Russia stands by itself as a big country, and I’m not going to try to put it in the context of any other region. We started looking at the Russian market in the late 1990s, and the Yandex deal was a great experience and, as you know, a huge success [Russia’s search giant went public in New York in 2011]. Now we have a two-person team in Russia located in Moscow.

We are clearly accelerating. Of the 13 deals so far in Russia, eight happened in the last three years, which makes us the most active foreign venture investor in the country. Russia combines a dynamically growing domestic demand with very high skills that can create innovations. These skills may be applied globally as in Yandex, which is expanding internationally, or Parallels, which is another international success.

As you know, a lot of Russians are highly educated in mathematics and the sciences and so software development is a natural thing in Russia.

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Intel Capital’s Strategic Investments Director Marcin Hejka and Intel Capital’s President Arvind Sodhani (center) celebrated the fund’s 10 years of activity in Russia with local investment directors Maxim Krasnykh (left) and Igor Taber (right)

E-commerce is a promising market in Russia, but developing companies in this industry is far from easy… 

In Russia, as in many other countries, the infrastructure is not ready, or insufficiently developed, for e-commerce. E-commerce requires discretionary consumer income, which exists and is growing in Russia, but also efficient payment systems and delivery infrastructure. As far as physical goods are concerned, Russian e-retailers rely on cash on delivery, which can severely hamper their profitability. Developing a delivery infrastructure – which many e-commerce companies have set up on their own – is extremely expensive.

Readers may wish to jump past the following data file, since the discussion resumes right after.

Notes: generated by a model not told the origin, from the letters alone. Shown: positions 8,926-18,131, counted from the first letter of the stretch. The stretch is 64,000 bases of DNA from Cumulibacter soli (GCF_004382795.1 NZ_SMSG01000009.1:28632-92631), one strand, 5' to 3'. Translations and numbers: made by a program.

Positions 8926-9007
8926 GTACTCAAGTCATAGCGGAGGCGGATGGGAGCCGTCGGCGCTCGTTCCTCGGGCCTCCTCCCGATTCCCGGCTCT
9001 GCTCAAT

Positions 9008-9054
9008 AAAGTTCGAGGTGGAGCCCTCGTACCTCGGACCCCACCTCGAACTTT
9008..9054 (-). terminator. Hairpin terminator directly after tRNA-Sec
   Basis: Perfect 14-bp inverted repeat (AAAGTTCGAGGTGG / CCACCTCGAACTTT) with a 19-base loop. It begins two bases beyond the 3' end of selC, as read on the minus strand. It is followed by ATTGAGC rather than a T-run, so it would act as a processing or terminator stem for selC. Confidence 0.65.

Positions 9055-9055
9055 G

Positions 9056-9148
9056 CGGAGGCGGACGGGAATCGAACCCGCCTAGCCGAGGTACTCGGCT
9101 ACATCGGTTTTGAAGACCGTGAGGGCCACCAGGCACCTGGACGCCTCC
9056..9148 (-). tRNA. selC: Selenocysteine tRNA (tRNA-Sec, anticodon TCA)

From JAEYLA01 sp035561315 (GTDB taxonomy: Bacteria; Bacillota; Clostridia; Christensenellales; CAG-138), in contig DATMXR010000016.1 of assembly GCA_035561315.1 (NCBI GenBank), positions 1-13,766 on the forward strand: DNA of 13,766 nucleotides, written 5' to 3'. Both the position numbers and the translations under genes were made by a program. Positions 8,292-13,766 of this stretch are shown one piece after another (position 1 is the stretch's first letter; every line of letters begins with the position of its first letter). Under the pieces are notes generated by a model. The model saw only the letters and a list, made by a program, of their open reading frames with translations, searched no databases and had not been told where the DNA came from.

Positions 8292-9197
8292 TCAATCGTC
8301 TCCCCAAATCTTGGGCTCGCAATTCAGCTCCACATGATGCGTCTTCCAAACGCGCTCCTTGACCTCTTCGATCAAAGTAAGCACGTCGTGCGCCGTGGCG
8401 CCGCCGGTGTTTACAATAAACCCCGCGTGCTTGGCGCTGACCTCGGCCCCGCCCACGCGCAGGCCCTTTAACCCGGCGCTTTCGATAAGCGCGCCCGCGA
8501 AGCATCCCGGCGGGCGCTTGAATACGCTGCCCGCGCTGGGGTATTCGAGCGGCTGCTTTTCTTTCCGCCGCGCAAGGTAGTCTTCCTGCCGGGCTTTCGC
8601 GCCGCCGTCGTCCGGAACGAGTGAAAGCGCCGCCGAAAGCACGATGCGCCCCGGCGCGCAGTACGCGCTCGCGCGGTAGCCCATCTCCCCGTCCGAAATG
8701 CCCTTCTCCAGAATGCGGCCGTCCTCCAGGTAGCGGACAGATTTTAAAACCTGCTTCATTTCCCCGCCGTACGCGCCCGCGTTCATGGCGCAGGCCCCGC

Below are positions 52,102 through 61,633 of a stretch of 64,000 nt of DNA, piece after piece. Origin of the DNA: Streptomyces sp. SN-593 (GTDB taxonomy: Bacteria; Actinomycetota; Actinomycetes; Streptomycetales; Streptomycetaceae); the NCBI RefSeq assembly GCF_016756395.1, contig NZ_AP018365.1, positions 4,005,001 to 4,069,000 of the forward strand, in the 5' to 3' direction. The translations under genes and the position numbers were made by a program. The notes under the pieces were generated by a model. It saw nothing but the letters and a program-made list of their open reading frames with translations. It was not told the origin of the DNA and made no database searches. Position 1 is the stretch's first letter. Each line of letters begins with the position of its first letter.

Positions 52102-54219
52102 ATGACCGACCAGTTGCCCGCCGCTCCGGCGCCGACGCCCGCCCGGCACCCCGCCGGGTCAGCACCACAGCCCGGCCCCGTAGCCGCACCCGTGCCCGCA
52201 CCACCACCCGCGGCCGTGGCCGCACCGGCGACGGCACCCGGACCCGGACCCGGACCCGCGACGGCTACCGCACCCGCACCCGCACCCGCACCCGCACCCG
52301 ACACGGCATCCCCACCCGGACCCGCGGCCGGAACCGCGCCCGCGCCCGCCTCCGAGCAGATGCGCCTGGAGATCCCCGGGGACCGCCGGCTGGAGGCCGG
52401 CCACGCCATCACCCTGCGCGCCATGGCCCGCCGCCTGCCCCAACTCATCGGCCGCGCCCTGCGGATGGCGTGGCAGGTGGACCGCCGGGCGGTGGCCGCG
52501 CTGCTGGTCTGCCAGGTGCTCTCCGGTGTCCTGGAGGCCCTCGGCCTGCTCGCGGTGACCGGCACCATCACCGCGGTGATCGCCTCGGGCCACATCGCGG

One thing Russia could do to help its e-commerce companies is to change its regulations regarding private imports. It’s cheaper for individuals to import something from outside of the country than for companies. Individuals can order from any e-commerce shop in London, or from Amazon, and they pay no taxes, while the e-commerce companies that import products have to pay import taxes, VAT, etc., which puts them at an extreme disadvantage.

What are your investment criteria?

The kind of things we are looking at in Russia are e-commerce and software companies in particular. In this region, we focus more on market development investments to help accelerate technology adoption. The consumer Internet sector and e-commerce are examples of segments that foster technology adoption in the broader IT ecosystem. We also focus on strengthening the technology infrastructure, mainly via the open data center and cloud area.